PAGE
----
Sea History 018 - Autumn 1980

Page 65

IN MEMORIAM: JOSEPH WALTER COOPER, LOST OVERBOARD FROM THE VIKING OFF CAPE HORN, MARCH 22, 1938. "// was 7:30 in the morning and we of the free watch had just been called," writes Cooper's shipmate David James. " There was afresh beam wind, with the ship doing 9 knots under all sail. Suddenly there was a shout f or all hands, f ollowed by a frantic scuffling of feet on the deck above.. .. 'All right there; back the main yards!' Figures in oilskins and figures in pyjamas rushed to brace windlass to heave-lo the ship and sa ve life, for we know there must be a man overboard. ' Who is it? ' we asked. 'Cooper,' came the ans wer. 'Has he a chance?' 'Not a hope in hell,' said one of the older hands." Captain Una Morn's log shows that the boat was launched in seven minutes, in rough seas. She struggled back an hour later

with the life jacket that had been thro wn to Cooper as he struggled to get out of his heavy sweaters in the water, but Cooper had not been found. He had been reeving a ne w weather f ore-sheet through a sheave in the bulwark, hanging over the side in a bo wline, when a chance sea caught him and washed him away. "Joseph Walter Cooper was barely seventeen," notes Mr. James, "but he had spent two and a half years in British coasting schooners and eighteen months in Viking." In this same period the Admiral Ka rpfanger went missing with all hands in these waters, but to our knowledge Able Seaman Cooper was the last man lost off Cape Horn . Commissioned by David James, this painting hangs in his home, Torosay Castle, Isle of Mull - open to visitors May 15-Sept. 30 and reachable by boat from Oban, on the West Coast of Scotland.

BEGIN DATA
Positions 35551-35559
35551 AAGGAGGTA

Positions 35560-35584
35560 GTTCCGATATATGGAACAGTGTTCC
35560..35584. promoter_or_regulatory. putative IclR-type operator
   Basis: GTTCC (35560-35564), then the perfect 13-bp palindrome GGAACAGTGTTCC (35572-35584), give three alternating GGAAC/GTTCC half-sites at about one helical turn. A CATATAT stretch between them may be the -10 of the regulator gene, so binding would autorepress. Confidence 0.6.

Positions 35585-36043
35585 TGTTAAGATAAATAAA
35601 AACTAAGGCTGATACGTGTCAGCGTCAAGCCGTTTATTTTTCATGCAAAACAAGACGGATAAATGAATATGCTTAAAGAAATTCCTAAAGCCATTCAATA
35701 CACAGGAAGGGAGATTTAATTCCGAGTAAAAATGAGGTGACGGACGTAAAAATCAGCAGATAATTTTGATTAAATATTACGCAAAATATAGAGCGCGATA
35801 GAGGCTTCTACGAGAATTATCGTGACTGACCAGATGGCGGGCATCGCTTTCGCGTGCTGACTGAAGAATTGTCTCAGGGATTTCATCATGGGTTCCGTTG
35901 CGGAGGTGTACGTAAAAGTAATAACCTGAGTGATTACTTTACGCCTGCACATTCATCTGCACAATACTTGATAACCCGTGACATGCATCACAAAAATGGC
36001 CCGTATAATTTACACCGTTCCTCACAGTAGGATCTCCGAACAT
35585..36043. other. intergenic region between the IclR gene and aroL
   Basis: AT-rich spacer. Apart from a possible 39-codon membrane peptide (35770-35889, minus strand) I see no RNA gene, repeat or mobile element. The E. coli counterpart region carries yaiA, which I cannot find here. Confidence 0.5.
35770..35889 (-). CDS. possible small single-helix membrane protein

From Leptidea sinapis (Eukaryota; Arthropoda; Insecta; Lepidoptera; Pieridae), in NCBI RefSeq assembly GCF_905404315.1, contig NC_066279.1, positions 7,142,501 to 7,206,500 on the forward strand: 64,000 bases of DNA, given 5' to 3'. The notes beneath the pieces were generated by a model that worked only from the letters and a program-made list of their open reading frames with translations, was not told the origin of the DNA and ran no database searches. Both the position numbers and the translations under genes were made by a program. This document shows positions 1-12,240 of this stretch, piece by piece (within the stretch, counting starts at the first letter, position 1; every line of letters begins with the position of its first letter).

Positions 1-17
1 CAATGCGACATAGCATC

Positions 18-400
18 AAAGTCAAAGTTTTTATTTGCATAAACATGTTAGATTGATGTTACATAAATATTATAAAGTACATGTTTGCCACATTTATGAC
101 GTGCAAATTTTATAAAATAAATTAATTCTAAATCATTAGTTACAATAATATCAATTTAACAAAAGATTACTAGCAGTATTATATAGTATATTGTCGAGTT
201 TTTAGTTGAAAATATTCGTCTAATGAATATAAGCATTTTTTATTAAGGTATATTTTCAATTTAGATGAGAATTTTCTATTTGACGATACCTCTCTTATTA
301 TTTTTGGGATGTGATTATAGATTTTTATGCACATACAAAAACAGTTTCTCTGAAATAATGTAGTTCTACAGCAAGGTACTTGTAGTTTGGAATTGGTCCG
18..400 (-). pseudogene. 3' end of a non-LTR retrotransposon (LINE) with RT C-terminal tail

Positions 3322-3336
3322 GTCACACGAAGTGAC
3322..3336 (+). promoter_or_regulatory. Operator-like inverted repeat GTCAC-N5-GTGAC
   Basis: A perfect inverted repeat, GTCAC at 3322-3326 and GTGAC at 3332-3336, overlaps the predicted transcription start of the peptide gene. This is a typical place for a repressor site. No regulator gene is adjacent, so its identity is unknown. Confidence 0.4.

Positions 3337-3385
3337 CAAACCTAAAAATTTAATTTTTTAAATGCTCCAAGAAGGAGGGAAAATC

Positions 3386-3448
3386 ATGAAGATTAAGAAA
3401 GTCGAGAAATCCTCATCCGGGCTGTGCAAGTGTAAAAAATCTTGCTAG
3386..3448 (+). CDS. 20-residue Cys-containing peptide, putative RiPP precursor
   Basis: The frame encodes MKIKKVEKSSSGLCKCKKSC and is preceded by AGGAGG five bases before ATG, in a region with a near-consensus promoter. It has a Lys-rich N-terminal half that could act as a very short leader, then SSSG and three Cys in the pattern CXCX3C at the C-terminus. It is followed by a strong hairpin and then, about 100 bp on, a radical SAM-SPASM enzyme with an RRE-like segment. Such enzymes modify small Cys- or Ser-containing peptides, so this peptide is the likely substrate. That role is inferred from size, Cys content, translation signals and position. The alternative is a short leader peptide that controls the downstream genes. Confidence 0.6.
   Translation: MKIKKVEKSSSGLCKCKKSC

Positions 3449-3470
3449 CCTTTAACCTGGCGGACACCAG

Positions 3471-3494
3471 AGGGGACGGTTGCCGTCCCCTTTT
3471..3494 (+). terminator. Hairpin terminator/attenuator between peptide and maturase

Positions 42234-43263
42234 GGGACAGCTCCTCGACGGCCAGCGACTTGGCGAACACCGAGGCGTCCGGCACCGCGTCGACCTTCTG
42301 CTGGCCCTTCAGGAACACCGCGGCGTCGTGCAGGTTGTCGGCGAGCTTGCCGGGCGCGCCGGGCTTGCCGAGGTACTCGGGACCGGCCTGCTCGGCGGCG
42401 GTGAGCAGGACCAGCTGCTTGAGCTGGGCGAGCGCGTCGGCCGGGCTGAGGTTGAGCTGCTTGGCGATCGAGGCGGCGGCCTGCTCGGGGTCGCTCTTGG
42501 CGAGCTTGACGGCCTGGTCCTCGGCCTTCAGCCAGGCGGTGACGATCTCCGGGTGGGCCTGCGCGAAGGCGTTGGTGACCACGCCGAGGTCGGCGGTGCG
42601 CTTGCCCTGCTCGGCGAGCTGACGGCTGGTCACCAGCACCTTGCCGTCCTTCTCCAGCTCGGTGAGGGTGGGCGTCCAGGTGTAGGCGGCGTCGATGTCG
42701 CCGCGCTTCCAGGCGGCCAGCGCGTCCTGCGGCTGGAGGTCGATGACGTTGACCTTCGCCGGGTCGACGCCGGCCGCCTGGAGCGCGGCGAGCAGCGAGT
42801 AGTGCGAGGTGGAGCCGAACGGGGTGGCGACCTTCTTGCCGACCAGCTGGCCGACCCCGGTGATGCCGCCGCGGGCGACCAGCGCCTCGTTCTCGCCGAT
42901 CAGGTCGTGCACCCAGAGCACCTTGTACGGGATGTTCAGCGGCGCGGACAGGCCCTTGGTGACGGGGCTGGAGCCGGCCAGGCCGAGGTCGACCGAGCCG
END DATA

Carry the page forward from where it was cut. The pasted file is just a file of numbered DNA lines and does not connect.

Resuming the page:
recorded all the grain fleets in the thirties. I was made a member of the Cape Homers of Australia. The Cape Homers was started in St. Malo, in Brittany, in 1936, by some French captains of square riggers who had sailed around Cape Horn. Other captains from other countries, Germans, Scandinavians, and English joined in - there are now twelve nations represented. But the old captains are dying off. No one has been captain of a big square rigger around the Horn since Pamir last went around in May 1949. So the rules were changed to admit anyone who had sailed in a big square-rigged cargo vessel with a purposeful load going around Cape Horn. (Lately the British have set up a section for yachtsmen who have gone this way.) We all wear the badge with the albatross on it. It's the symbol of the dead seaman's soul. The albatross fly and soar down in the lower latitudes with their beady eyes of steel never staring any way but straight ahead ; and they represent all the lost seamen from the days of Magallen up until the last. When you see these men getting together, they are the lucky ones, the ones who went around the Horn and came home again. w

Mr. Wells, sailor and artist, is a member of the Amicale Internationale des Captaines au Long Course-Cap Horniers (A/CH), Fellow of the American Society of Marine Artists (FlASMA), and Advisor to the National Maritime Historical Society. His work and 75 other paintings will be on display at the Third Annual Exhibition of the American Society of Marine Artists at Grand Central Art Galleries, Biltmore Hotel, 43rd St. and Madison Ave., New York, December 2.